Not letting waste go to waste
Given the evidence linking human gut bacteria to a range of common diseases, together with the success of using wastewater monitoring to track COVID, there’s now interest in using urban wastewater more broadly as an indicator of community health.
For example, many other respiratory viruses are also shed in faeces, including influenza viruses and respiratory syncytial virus. The sampling approach and analysis methods to test for these are almost identical to those already used for monitoring COVID.
Unsurprisingly, wastewater monitoring can also be used to assess the levels of gastrointestinal viruses that are circulating. Noroviruses, enteroviruses and others that are spread by the faecal-oral route are present at super-high levels in diarrhoea, making them easy to track.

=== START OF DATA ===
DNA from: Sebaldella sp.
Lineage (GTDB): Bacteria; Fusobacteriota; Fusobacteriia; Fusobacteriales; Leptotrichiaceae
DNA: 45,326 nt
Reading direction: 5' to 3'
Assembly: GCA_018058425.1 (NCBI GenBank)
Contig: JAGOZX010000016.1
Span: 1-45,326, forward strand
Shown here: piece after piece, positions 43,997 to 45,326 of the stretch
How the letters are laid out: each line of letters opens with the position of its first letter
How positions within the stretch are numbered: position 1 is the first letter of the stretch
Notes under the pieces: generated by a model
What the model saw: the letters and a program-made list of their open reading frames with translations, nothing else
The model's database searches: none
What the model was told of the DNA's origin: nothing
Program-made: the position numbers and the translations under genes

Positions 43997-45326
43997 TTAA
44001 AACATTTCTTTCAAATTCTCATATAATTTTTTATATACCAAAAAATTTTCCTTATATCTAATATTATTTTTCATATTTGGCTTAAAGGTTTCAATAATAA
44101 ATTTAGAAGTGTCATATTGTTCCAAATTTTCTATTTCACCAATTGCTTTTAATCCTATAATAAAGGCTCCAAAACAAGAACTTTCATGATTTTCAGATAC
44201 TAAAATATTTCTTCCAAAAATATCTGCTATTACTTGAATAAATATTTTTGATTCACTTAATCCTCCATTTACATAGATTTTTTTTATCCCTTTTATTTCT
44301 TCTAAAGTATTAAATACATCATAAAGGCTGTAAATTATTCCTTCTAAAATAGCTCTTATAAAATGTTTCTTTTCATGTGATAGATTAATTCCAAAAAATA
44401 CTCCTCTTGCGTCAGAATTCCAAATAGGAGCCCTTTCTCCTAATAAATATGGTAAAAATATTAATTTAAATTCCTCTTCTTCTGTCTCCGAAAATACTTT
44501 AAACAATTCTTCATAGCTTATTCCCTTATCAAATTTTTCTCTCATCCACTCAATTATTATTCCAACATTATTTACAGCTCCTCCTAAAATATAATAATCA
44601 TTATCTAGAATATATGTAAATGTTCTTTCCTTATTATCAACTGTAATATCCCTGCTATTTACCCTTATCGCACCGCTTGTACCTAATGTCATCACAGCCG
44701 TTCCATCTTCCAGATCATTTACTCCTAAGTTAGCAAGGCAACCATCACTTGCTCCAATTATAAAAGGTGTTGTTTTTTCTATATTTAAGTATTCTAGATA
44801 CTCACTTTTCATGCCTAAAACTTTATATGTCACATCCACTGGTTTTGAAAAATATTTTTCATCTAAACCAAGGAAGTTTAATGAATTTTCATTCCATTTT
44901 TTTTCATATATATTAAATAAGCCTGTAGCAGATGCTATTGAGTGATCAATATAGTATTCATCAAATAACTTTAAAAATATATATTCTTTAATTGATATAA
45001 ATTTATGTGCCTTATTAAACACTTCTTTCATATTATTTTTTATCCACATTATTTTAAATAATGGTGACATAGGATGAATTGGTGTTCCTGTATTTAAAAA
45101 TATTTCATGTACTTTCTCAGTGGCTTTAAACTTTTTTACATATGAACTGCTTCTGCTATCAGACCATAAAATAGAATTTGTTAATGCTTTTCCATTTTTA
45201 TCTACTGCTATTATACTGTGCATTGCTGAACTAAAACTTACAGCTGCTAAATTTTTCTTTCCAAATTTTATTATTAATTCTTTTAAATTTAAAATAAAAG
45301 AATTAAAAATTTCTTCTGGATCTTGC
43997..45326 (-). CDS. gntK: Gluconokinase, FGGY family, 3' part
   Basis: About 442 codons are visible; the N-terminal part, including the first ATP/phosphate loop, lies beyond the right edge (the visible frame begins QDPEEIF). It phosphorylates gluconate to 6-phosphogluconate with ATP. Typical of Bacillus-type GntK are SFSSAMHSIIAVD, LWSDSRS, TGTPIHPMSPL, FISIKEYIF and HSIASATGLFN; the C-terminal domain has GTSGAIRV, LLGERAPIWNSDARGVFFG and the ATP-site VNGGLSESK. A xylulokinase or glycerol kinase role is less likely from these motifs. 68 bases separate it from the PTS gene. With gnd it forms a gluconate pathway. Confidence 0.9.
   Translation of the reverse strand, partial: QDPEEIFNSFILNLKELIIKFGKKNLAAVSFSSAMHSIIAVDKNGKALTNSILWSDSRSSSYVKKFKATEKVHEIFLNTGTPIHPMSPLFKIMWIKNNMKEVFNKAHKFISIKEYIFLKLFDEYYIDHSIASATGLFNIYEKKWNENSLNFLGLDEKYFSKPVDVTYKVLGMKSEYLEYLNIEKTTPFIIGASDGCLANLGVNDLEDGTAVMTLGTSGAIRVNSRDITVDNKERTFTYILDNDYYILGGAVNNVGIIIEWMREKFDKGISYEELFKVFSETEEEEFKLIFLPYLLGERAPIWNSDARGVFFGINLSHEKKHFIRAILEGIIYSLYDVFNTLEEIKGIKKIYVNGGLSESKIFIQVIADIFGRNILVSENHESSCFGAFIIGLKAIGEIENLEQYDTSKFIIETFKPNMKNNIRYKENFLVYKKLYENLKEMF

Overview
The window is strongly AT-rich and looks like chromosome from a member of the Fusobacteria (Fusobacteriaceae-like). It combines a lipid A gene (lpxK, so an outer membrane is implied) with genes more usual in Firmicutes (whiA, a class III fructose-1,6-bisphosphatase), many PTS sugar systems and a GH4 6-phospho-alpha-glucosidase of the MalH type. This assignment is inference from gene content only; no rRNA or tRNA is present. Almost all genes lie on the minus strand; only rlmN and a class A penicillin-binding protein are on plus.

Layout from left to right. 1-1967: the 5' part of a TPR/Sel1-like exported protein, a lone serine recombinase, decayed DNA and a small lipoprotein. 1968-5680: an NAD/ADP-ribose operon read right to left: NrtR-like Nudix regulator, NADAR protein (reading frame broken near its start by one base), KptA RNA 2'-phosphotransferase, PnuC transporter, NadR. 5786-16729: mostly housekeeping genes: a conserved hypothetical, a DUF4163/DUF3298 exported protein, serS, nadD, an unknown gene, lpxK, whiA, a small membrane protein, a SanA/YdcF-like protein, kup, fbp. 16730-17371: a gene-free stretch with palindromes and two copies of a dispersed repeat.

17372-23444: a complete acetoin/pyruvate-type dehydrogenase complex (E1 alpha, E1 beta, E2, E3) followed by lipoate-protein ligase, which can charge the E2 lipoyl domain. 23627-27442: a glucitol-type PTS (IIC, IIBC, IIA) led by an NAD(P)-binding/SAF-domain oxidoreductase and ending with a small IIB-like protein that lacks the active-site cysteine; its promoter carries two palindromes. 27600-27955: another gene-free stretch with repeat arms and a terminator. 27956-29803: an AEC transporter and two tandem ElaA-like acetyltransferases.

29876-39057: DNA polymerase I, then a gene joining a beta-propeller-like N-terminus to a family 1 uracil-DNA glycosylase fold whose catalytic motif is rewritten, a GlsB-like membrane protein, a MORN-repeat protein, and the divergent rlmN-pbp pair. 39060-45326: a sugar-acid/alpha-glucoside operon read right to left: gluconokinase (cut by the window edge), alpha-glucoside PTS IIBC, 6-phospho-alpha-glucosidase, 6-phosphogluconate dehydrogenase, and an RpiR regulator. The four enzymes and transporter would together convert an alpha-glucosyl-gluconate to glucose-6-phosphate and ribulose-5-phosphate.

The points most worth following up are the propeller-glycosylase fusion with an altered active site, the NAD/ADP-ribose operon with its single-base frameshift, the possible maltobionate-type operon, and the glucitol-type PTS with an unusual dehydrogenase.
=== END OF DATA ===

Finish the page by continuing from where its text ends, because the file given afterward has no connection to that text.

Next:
The possibilities also extend beyond viruses and faecal material. In some ways, the urine component of sewage contains more valuable information about our health. We are all familiar with using urine tests to see if athletes have taken banned substances or to screen for common health conditions such as diabetes. To date, however, we haven’t applied the same principles to wastewater to look at community health and how this changes over time or between regions.